While there is still a great deal of uncertainty surrounding it, one thing is clear about China’s new Personal Information Protection Law (PIPL): It means business. Intended as a law that equals or surpasses the seriousness of the EU’s General Data Protection Regulation (GDPR), it operates in similar fashion. If you don’t carefully handle the personal data of those living in China, you will be expected to pay a steep price.
As of November 1, 2021, the law is in force and the Chinese government says it is serious about enforcement, which can include substantial fines and a mandate that you discontinue business operations entirely in China — not only fines but criminal sanctions.
From a data inventory standpoint, the imperative is clear: You must know whether data you’re collecting is being collected from someone currently living in China and you must know whether that data is going to travel outside the country’s borders, as it can only do so under fairly specific conditions (if at all!). Then, once you’ve legally collected the data, you need to make sure you can keep track of it and that it is tagged properly, as any successive use of that data requires acquiring yet further consent.
Practically, this suggests your data inventory should be able to do the following:
- Provide a quick view of every piece of data collected from someone in China.
- Show you where that data is stored.
- Allow for the attachment of tags to data so that there is an immediate red flag or some other check and balance to make sure data being moved from China is only done so with the correct requirements fulfilled.
- Allow for the attachment of tags so you can quickly ascertain for what purposes you have consent and provide a red flag if that data is to be used for a purpose for which you do not have consent.
Depending on the size of your team, however, it may be true that you don’t need or want a system that’s so granular that it only applies to data gathered from people in China. Given the GDPR in the EU, and even laws like Brazil’s LGPD, many of the same requirements for understanding the points above apply regardless of jurisdiction — so the better course is to simply default to a system where a flag is raised any time personal data is being moved from one privacy jurisdiction to another or is being used in a way for which you’re not certain you have consent.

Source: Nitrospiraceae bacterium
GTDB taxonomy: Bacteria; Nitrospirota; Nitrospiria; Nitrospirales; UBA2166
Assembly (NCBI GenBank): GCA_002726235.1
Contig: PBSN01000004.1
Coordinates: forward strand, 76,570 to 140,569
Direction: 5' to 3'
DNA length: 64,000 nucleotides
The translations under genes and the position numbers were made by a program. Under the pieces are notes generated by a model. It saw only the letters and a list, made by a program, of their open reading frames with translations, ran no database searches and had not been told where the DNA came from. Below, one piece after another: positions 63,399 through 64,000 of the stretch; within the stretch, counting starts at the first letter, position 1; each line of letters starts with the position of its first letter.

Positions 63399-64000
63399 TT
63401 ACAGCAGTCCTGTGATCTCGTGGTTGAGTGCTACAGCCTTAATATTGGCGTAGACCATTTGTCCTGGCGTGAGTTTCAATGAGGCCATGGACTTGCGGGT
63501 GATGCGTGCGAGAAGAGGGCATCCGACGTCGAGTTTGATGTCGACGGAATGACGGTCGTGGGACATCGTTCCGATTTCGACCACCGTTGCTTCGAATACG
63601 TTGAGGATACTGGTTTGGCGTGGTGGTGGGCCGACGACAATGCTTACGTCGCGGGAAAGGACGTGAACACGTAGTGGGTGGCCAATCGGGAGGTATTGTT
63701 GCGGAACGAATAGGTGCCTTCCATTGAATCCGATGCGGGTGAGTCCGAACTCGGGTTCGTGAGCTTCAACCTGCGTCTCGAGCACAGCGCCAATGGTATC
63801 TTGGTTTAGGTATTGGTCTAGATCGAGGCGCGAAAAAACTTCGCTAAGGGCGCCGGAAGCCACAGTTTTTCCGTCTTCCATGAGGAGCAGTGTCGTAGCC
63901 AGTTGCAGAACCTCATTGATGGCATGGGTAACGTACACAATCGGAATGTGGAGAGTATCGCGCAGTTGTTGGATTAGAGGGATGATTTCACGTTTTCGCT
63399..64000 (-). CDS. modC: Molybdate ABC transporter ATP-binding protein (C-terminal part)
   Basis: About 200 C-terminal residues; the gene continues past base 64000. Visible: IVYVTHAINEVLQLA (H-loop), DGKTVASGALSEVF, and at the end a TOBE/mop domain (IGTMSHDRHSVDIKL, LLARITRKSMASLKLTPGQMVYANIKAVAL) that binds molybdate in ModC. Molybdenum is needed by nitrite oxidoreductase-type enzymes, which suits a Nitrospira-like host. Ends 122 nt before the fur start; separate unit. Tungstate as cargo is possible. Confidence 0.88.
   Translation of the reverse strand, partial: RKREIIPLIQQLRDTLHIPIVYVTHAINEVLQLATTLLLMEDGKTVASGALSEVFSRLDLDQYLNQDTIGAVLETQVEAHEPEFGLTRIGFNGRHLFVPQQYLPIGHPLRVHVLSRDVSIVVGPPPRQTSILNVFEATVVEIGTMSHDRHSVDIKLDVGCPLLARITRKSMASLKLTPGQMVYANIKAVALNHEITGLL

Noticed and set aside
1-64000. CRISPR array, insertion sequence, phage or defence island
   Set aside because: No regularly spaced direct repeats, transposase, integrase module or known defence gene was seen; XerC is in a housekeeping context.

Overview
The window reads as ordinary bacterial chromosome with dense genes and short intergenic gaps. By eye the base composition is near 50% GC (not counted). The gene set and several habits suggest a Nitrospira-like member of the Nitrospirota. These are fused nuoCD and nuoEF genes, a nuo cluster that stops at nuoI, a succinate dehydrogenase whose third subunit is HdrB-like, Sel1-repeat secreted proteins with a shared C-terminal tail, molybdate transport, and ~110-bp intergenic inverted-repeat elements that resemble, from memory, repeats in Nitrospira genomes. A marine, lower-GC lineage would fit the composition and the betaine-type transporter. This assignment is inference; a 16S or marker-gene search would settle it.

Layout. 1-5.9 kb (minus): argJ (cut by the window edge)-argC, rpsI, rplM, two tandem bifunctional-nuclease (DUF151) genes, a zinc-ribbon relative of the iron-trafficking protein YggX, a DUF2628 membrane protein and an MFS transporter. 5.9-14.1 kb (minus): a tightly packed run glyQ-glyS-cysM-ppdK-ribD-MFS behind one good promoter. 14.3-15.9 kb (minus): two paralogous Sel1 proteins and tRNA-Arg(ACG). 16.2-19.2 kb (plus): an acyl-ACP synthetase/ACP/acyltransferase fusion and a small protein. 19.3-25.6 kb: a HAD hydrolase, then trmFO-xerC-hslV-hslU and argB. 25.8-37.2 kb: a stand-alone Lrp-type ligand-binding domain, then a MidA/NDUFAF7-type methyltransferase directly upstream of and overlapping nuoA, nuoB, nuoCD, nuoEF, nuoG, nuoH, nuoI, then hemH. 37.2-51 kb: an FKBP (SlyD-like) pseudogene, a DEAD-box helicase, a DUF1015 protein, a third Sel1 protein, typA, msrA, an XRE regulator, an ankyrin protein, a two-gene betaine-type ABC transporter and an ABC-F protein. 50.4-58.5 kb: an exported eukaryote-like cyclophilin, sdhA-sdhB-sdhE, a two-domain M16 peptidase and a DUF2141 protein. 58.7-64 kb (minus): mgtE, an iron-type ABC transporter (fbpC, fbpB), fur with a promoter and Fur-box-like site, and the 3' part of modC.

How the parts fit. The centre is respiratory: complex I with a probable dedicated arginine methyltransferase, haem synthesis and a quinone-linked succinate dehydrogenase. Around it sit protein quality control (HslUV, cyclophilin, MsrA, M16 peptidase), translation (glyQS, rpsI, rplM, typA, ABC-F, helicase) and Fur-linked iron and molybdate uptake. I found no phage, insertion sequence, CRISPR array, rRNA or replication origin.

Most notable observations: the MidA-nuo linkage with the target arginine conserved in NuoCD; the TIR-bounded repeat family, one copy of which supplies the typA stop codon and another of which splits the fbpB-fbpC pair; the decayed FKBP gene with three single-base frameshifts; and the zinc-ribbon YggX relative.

If you’re moving personal data from certain jurisdictions to others — such as countries in the European Economic Area to the United States — that should be flagged for someone to take a closer look, and ensure it is being done in compliance with the law.
Similarly, tagging data for the consent attached to it is quickly becoming best practice. While it may be obvious that a subscriber to your email list can get another email from you, you should be able to distinguish between people who only want editorial emails — and definitely do not want promotional or pure marketing emails. Further, do you have permission to send marketing emails or only those emails required to fulfill a contract? And once you start to think about marketing, do you have permission to offer discounts to that person via automated decision making or is automated decision making something for which you need explicit consent, as is required in China with PIPL? Do you have authority to sell or provide that data to a third party? This is particularly critical for California as well as China and other jurisdictions.
If this information is in the metadata by default, the people tasked with using that data in regular operations will be able to operate largely without oversight and with confidence. They can see exactly what they’re allowed to do and have no need for running permissions up the flagpole. It is far easier to do the work of setting up the system correctly in the first place and make the information available to everyone with permissions than it is to create a system where everyone has to do the research on the data every time they want to use it.
PIPL may be the impetus for taking this step in your organization — major violations can mean a fine of up to 5% of your annual revenue, or roughly $7.5 million, whichever is higher. There can also be fines for individual members of your executive team or employee base of up to about $150k. You may even have to directly compensate affected parties.
On the other hand, most of PIPL’s requirements would be a matter of course for a solid data management program — with privacy principles in place — and a mature data inventory system with the power to enforce and manage those principles.
Above all else, however, you need to be able to demonstrate compliance. Can you?